In 1981 Scott discovered the pleasure of contact improvisation shortly after becoming obsessed with the struggles of modern dance. He stuck with both and currently directs a company in San Francisco and tours annually to Europe. Wells has created works for skateboarders, boxers and recently choreographed West Side Story. In 2005 Scott received the Izzie for Outstanding Choreography and was selected by Dance Magazine as “one of the 25 To Watch”.
After receiving his MFA in Dance from the University of Illinois, Scott moved to San Francisco and started a dance company with everyone’s favorite dancer, Kathleen Hermesdorf. This first company consisted of fellow graduates form Illinois who decided of make a go of it. The first show had an audience of 15, but hey, Joe Goode came. By that summer the SW&D performed to large houses at Theater Artaud and excited the critics:
“Wells’ movement phrases are uncommonly lush and fluent…His control of the viewer’s eye is masterly beyond his years” David Gere, Oakland Tribune 1992
“We will be hearing alot more from this intelligent choreographer…..Scott wells is a choreographer to watch” Marilyn Tucker, S.F. Chronicle 1992
“Wells has hair split timing and hair raising results. He has been in the Bay Area for barely a year, but judging from the crowd at Theater Artaud, word has gotten around. Scott Wells is a fresh voice and one to be watched” SF BAY GUARDIAN.
“Don’t rent them your house as a rehearsal space. They’re as hard on the furniture as they are on each other.“ SF SENTINEL
Although to some it seemed SW&D was headed straight to the top, the company has hung around San Francisco and made some fine work without becoming world famous or rich (enough). However, Wells has toured to many countries (Turkey, Canada, Germany, Romania, Croatia, Denmark, Holland and Hungary) to teach and perform because of his renown in the world of Contact Improvisation. In 2009 he tought in Germany, Spain and Austria created new works and had a baby in Budapest.
Some of SW&D’s memorable works include:
Rocky vs Baryshnikov
a match not only between two actual boxers and two achingly expressive dancers, but between two visions of masculinity……The extended boxing segments are just as mesmerizing as the liquid dancing,…This is thinking, feeling, sensory-reeling stuff not to be missed.” -Rachel Howard, San Francisco Examiner
“There isn’t a split second when my attention to the action falters or fades…..The rhetorical question is: How can a small, very low budget dance company deliver so much more in terms of choreography and performance than a larger, established, financially stable one? Don’t even bother looking for an answer, just go see Scott Wells and Dancers.” –Aimee Tsao, Dance Insider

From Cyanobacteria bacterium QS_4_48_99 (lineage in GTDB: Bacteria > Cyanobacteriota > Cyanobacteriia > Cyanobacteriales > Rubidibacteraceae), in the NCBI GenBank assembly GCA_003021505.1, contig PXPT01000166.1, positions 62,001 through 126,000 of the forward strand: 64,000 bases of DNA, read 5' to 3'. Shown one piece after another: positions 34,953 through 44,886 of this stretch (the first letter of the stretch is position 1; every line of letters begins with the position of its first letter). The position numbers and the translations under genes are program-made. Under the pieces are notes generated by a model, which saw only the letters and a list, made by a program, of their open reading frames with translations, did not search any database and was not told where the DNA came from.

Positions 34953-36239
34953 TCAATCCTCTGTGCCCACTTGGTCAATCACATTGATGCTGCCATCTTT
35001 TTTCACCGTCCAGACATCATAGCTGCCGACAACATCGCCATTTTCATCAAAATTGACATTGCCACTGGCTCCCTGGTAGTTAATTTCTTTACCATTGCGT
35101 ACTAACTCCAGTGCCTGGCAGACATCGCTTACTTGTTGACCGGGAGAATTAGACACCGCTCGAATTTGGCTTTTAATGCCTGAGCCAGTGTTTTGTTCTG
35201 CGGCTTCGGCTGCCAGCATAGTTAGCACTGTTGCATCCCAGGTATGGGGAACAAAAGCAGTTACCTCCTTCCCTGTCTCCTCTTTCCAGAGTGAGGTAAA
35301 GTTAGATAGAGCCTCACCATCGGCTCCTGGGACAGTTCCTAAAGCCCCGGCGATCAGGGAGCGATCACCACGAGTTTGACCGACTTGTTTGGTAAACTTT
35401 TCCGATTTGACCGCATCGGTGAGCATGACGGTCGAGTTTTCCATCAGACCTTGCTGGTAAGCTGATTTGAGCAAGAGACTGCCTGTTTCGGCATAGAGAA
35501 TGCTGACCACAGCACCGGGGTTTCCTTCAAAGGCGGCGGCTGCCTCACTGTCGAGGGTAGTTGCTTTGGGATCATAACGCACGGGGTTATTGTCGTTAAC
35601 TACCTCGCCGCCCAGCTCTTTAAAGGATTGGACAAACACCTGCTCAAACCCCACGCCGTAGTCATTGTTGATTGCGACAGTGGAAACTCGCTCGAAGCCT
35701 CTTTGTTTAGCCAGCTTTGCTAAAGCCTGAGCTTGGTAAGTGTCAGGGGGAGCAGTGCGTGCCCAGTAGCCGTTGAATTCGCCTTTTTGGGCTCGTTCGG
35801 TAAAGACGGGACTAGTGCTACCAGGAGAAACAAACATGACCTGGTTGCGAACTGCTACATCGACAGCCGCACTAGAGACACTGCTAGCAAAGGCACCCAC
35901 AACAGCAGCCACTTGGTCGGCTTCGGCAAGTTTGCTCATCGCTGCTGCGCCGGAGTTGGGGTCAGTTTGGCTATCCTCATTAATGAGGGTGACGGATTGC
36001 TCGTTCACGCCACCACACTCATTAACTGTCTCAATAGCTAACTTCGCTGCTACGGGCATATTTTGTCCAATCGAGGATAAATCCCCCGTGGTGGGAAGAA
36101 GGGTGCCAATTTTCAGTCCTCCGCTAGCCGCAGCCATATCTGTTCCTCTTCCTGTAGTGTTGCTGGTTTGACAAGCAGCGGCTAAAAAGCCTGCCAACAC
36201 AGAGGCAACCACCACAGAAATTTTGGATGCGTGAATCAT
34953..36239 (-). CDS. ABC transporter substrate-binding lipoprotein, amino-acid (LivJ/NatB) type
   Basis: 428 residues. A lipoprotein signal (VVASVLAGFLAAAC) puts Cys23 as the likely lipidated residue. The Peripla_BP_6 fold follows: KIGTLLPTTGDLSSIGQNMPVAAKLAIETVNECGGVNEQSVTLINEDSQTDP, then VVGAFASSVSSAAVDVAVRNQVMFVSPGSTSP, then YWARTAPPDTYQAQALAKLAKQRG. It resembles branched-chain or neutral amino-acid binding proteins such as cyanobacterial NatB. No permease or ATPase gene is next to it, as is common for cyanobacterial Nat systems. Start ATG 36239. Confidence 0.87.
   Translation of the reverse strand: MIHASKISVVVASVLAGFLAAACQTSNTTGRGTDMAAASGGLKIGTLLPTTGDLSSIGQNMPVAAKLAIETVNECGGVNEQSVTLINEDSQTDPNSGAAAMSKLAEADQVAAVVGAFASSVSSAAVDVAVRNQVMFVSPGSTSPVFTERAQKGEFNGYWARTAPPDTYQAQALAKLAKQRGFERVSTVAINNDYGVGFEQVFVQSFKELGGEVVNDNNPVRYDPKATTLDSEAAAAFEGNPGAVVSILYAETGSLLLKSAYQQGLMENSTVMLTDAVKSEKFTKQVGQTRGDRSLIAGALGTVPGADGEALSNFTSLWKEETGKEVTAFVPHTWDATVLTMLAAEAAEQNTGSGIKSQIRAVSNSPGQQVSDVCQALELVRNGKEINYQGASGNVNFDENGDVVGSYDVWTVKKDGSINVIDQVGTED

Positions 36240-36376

“I was born in Long Beach, Long Island, New York but never lived there. My mother was visiting her father who was dying. He (Maury Karp) died in the same hospital a few hours before I was born. (this seems more poetic than sad to me.) I grew up in Florida, Massachusetts, Morocco, Spain, North Dakota, Washington DC before my father retired from the Air Force. My dad’s a Vietnam Vet and the Air Force explains all that moving around. I survived having two older brothers, idolizing the oldest and battling the middle. I went to high school in Orange County and hightailed it out of there as soon as I could. Found my place and my people in Northern California. I’ve been living at the Danceground Keriac studio for 15 years after never living in any house more than 2 years my entire life.
When I was 15 and normally confused I bought a book on yoga and started practicing everyday. I was initiated into transcendental meditation and studied with the Sikhs—that sort of thing. I also got in trouble with the law because of pot and was expelled from school when I was 16. I joined the Liberal religious Youth of the Unitarian Church, lost my virginity the first night at church camp where I also found kindred spirits on the search of self-discovery—hey it was the 70’s. When I was 19 I lived in a monastery for a year. But, there was something lacking. I remember playing basketball one day and felt real joy at the physical play. I moved to Santa Cruz and took classes at the Cabrillo Junior College. One class I took was called Body Awareness. This was a wild (pre-Proposition 13) class where we did gestalt, encountering, catharting moving, bodywork, drawing etc. Roberta also taught a class called Modern Dance. “What’s that” I thought and took it. It was very hard and I loved it. It somehow felt spiritual and brought back the joy I remembered from sports as a child. (When I was a kid I wanted to grow up to be a football player.) I started taking 4 and 5 dance classes a day. It was difficult, but I figured anything was possible with practice. When I took my first Contact Improvisation class I discovered a dance form that came naturally to me. (When I was doing yoga years earlier I would get into spontaneous ecstatic rolling in my bedroom which must have helped.) . Now, I make my living teaching and choreographing dance.”